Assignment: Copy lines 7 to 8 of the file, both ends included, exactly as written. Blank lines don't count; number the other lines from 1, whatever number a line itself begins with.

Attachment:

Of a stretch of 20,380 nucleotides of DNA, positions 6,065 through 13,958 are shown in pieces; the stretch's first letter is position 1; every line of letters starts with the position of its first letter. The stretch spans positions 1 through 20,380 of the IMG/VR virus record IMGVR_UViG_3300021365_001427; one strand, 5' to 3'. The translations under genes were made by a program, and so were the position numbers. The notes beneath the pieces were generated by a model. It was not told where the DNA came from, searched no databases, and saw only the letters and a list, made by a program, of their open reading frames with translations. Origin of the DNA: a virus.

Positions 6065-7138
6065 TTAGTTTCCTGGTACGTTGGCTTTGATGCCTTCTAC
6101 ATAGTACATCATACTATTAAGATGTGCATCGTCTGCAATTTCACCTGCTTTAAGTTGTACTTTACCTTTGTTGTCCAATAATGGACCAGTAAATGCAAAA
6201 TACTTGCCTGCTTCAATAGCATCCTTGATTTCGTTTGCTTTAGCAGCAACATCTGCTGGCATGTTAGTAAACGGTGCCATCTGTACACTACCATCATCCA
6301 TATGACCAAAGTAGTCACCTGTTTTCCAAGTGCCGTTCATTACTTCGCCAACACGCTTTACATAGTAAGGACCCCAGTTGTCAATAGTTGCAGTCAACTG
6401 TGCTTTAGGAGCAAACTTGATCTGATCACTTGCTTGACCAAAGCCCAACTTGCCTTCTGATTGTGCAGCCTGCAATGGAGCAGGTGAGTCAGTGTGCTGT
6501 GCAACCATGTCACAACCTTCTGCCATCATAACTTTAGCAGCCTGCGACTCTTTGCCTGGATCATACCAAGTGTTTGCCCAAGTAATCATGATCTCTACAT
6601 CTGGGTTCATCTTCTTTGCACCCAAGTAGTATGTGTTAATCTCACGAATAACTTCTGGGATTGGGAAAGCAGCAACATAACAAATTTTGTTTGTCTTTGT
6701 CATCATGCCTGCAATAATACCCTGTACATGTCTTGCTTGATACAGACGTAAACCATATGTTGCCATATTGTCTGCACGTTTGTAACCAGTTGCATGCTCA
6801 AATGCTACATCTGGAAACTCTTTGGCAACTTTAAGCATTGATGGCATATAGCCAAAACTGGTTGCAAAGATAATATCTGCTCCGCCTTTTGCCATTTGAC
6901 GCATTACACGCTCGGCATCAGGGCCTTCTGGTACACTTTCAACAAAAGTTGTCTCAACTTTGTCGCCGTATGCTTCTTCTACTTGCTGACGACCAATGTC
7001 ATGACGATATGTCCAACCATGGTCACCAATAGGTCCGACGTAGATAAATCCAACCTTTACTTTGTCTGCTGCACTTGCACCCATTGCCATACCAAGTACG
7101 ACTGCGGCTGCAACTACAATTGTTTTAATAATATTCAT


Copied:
6401 TGCTTTAGGAGCAAACTTGATCTGATCACTTGCTTGACCAAAGCCCAACTTGCCTTCTGATTGTGCAGCCTGCAATGGAGCAGGTGAGTCAGTGTGCTGT
6501 GCAACCATGTCACAACCTTCTGCCATCATAACTTTAGCAGCCTGCGACTCTTTGCCTGGATCATACCAAGTGTTTGCCCAAGTAATCATGATCTCTACAT